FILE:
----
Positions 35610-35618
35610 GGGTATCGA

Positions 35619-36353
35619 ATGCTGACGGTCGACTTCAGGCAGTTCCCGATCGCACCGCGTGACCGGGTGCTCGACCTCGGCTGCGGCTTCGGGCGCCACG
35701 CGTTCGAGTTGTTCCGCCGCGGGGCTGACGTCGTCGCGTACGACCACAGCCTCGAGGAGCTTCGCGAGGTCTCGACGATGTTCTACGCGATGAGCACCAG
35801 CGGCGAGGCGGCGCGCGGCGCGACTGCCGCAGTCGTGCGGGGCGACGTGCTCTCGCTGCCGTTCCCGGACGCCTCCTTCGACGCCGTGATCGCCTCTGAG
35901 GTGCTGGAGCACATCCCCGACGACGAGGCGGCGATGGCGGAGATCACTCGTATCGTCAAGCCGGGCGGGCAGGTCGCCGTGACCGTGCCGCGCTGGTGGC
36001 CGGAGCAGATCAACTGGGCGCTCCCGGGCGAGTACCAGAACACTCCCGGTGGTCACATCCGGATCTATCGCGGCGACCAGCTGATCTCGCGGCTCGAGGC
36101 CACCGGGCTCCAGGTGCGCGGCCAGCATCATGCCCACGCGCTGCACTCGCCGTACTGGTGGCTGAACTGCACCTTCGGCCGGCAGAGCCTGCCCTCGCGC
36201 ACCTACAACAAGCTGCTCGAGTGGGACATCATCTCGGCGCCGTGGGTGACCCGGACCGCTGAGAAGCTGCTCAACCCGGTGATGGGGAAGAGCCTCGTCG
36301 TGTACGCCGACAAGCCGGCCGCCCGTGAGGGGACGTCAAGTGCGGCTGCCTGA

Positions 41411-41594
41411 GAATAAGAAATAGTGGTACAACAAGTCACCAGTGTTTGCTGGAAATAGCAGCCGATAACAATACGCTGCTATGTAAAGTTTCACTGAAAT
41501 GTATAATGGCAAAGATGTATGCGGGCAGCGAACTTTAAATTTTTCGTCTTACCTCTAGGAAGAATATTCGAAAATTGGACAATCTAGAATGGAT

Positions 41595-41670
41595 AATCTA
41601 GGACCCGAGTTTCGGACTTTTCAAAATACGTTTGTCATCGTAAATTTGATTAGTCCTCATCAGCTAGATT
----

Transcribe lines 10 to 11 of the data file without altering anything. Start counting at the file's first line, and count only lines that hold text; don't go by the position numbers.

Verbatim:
36201 ACCTACAACAAGCTGCTCGAGTGGGACATCATCTCGGCGCCGTGGGTGACCCGGACCGCTGAGAAGCTGCTCAACCCGGTGATGGGGAAGAGCCTCGTCG
36301 TGTACGCCGACAAGCCGGCCGCCCGTGAGGGGACGTCAAGTGCGGCTGCCTGA